Oh, how presidential politics can destroy someone that I used to respect.
Remember the John McCain of 2000?
The day before Virginia’s GOP primary, John McCain accused some in his party of pandering to Christian right leaders “on the outer reaches of American politics.”
More than a year before the general election, U.S. Sen. John McCain is backing an initiative that would change Arizona’s Constitution to ban gay marriages and deny government benefits to unmarried couples.
The Republican senator is the most prominent Arizonan to add his voice to what has become a flurry of measures competing for a place on the state’s Nov. 7, 2006, ballot.
A McCain staffer said it was the first time the senator had been formally asked to support the marriage amendment and the first chance he had to meet with supporters.
The amendment “would allow the people of Arizona to decide on the definition of marriage in our state,” McCain said in a statement Thursday.
On Tuesday, though, he sided with the president on two issues that have made headlines recently: teaching intelligent design in schools and Cindy Sheehan, the grieving mother who has come to personify the anti-war movement.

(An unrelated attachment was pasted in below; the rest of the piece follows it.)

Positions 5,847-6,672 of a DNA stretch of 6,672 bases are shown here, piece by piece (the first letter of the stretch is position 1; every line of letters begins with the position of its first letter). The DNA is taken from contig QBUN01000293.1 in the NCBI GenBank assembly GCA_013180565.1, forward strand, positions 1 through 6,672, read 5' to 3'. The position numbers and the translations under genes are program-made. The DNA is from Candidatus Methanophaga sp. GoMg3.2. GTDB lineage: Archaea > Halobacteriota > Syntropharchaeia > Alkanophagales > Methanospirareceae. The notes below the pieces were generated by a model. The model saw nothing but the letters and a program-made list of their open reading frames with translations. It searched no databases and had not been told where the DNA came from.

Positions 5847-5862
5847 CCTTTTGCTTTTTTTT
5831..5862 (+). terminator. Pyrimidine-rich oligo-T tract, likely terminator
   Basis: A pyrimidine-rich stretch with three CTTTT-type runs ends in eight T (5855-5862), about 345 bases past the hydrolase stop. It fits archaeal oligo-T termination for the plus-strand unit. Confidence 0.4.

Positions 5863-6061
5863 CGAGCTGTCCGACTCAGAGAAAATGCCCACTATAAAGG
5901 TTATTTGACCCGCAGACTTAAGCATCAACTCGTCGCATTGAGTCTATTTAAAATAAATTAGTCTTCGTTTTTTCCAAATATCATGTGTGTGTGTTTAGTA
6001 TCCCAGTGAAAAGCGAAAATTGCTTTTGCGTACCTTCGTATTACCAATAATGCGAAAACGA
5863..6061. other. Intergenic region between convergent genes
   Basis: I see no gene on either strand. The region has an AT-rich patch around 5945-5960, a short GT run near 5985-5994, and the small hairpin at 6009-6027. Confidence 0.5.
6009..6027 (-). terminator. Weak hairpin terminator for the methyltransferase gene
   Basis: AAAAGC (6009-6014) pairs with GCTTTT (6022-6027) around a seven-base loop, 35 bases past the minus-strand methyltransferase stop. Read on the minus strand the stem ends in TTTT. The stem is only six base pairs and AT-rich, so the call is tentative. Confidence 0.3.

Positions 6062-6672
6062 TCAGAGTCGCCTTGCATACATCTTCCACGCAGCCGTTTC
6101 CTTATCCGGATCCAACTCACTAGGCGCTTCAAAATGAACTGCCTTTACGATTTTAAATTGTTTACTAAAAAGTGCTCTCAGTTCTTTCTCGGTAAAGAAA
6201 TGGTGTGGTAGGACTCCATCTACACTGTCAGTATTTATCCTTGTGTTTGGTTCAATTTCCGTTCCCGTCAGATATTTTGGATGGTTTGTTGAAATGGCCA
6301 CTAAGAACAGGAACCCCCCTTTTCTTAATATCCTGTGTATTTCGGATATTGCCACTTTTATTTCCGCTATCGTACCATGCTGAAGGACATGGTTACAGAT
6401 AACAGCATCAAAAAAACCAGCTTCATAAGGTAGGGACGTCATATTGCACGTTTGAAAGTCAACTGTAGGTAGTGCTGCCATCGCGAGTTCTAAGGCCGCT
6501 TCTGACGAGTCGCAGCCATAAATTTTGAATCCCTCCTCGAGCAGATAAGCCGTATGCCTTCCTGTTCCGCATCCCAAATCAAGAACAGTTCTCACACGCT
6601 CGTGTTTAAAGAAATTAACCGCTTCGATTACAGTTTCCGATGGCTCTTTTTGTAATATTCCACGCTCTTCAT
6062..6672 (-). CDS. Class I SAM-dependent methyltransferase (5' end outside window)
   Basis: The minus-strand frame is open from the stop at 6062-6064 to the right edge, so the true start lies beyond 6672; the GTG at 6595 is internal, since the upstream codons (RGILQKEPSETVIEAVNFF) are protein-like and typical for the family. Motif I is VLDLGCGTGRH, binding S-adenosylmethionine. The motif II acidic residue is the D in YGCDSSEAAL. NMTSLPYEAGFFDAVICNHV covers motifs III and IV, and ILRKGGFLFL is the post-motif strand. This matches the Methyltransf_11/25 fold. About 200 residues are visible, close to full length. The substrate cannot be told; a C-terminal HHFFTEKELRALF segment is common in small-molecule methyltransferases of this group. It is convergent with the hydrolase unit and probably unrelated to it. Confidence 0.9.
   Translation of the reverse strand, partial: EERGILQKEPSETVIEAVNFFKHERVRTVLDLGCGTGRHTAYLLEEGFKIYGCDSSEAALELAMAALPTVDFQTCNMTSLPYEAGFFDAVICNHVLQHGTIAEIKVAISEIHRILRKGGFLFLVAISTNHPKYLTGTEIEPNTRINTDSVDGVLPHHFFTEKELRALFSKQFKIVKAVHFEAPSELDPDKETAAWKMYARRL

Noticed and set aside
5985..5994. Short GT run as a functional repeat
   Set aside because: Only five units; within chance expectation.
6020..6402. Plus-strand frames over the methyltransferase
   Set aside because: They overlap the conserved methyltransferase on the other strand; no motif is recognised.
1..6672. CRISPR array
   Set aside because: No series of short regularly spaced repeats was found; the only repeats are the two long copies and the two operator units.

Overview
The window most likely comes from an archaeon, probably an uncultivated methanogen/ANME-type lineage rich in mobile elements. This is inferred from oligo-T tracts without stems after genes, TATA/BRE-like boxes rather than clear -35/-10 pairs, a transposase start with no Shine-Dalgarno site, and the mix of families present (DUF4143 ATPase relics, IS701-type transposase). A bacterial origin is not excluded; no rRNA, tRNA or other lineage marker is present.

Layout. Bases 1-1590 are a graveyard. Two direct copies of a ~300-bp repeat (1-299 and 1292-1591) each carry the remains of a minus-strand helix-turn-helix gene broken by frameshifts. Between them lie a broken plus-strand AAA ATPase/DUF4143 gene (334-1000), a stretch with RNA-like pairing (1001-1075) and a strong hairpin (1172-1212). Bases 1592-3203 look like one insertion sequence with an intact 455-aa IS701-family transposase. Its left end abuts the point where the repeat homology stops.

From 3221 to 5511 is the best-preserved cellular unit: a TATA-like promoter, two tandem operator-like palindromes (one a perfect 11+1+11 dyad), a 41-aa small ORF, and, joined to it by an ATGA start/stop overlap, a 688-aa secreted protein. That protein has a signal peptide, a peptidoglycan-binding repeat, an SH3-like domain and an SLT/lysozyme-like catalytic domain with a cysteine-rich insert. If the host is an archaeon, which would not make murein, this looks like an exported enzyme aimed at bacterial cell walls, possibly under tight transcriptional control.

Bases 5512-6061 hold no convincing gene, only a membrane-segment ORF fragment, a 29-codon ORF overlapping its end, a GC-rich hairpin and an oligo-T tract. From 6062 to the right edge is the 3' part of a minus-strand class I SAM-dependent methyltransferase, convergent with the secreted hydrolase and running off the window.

McCain told the Star that, like Bush, he believes “all points of view” should be available to students studying the origins of mankind.
Now, I’ll give McCain some credit for standing up against Bush’s idea of a federal constitutional amendment on gay marriage last year. But Arizona’s amendment is even worse; not only does it ban marriage between consenting adults of the same sex, but seems to create a pre-emptive strike on civil unions (as well as heterosexual relationships not under the umbrella of marriage).
And the ID stuff- well, I won’t go into detail there because it’s been discussed on this site previously. But suffice it to say, treating such pseudo-science as a legitimate scientific point of view suitable for the classroom certainly is pandering to those “on the outer reaches of American politics”.
I know many Democrats, myself included, who felt that McCain was one of the few Republicans who could be a voice against the extremists of his party. I guess I’ll have to live with the disappointment.